A 25-year veteran of the manufacturing business, Egan Hernandez joined Industrial Parts Depot (IPD) of Torrance, CA, back in 2011. He handles marketing and communications for IPD, which designs and manufactures a broad range of diesel & gas engine replacement parts for a wide variety of applications. In this guest column, he shares some repair tips IPD has compiled after taking care of Cummins ISX15 engines for trucking customers.
With a power range of 430-650 hp, they are workhorses for a variety of jobs.
But there have been a number of important updates and changes that could significantly impact parts selection and service procedures when servicing those engines – changes warrant attention, whether repairing an engine or performing a complete overhaul.
For example, there have been five different changes to the cylinder liner design so it’s very important that purchasing and service personnel are aware of the differences in engine designs and installation procedures when you service ISX engines – or severe problems can occur.
Potential problems include excessive engine parts wear, premature failures, avoidable downtime, and even catastrophic engine damage.
Here are five tips that can help truckers service and rebuild ISX15 eunits more accurately and efficiently, and in some cases with added savings of time and costs.
Choose updated critical parts: Cylinder kits are the heart of the Cummins ISX series engine overhauls. Many over-the-road users and engine rebuilders realize the importance of using cylinder kits that reflect the latest design updates. For example, the current update of original equipment (OE pistons for ISX15 (15-liter, single cam) engines features a special bushing-less design with a closed skirt that is specifically made to work with anti-polishing ring or “APR” cylinder liners.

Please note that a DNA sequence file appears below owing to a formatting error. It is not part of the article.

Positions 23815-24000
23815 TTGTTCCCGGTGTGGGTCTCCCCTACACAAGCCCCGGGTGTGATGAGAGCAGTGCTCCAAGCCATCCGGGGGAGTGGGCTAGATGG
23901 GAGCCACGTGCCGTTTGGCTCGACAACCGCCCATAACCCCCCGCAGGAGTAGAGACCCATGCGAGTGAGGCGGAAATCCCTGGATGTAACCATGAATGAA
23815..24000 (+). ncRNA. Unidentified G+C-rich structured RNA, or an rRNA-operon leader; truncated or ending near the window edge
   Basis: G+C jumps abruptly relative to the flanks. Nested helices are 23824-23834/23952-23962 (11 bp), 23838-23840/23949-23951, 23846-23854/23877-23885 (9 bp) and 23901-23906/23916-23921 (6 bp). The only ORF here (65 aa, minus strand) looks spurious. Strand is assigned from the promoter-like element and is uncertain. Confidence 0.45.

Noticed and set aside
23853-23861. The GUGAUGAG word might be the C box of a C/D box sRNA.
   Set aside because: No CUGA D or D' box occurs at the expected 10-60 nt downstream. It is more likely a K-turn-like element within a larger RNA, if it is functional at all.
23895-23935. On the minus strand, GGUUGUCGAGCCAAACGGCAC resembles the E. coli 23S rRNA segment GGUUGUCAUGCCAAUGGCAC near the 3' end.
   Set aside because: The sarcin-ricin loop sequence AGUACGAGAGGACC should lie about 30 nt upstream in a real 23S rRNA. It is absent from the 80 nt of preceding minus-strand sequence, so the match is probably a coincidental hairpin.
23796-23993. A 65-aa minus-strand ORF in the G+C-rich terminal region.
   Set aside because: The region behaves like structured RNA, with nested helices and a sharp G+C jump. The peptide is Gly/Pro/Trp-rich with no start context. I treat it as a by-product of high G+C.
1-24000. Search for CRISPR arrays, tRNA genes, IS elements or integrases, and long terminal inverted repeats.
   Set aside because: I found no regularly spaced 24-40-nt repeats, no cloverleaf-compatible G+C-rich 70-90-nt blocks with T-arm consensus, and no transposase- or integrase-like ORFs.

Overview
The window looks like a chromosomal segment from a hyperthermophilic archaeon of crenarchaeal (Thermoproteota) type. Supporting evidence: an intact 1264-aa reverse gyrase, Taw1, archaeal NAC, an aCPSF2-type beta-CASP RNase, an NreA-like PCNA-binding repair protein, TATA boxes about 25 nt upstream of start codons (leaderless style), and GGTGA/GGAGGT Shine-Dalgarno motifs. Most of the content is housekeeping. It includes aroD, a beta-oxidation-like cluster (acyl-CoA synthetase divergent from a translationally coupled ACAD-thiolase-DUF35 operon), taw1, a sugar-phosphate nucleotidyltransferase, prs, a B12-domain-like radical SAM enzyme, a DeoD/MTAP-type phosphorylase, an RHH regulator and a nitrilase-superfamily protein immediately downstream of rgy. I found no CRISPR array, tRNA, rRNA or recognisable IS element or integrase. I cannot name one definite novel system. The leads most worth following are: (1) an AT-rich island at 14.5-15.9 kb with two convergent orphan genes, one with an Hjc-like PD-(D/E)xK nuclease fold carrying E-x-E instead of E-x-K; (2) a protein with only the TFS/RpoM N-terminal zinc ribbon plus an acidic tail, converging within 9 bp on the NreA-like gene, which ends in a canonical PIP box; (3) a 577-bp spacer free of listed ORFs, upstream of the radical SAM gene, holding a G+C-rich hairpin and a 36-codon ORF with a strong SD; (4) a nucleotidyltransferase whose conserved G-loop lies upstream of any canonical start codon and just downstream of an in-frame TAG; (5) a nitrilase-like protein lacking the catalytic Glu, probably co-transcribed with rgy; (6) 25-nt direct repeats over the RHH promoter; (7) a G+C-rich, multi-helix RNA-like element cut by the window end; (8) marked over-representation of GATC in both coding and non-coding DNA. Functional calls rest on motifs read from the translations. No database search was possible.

Those are very significant design updates. So it’s important to choose a parts supplier that makes it a high priority to replicate OE updates for product lines when possible to ensure durability, endurance and interchangeability.
Use the special piston installation tool: Cummins ISX15 cylinder liners feature a removable APR that overhangs the liner bore.
The purpose of this ring is to remove carbon deposits from the upper portion of the piston. This helps prevent bore polishing of the liner walls, a situation that can result in significantly increased oil consumption. Bore polishing is surface wear that damages the liner surface.
To use the piston installation tool, remove the APR ring from the liner, insert the special tool, and then proceed to complete the piston installation.
The piston installation tool prevents the piston rings from expanding into the APR ring groove, thus providing a smooth transition of the piston into the cylinder liner. There is also a special installation tool currently included with each engine kit order. The updated style APR cylinder liner is induction heat-treated, includes a precision-honed ID, and has an OE-style APR carbon scraper ring. This liner also comes with a premium brass shim for ease of installation.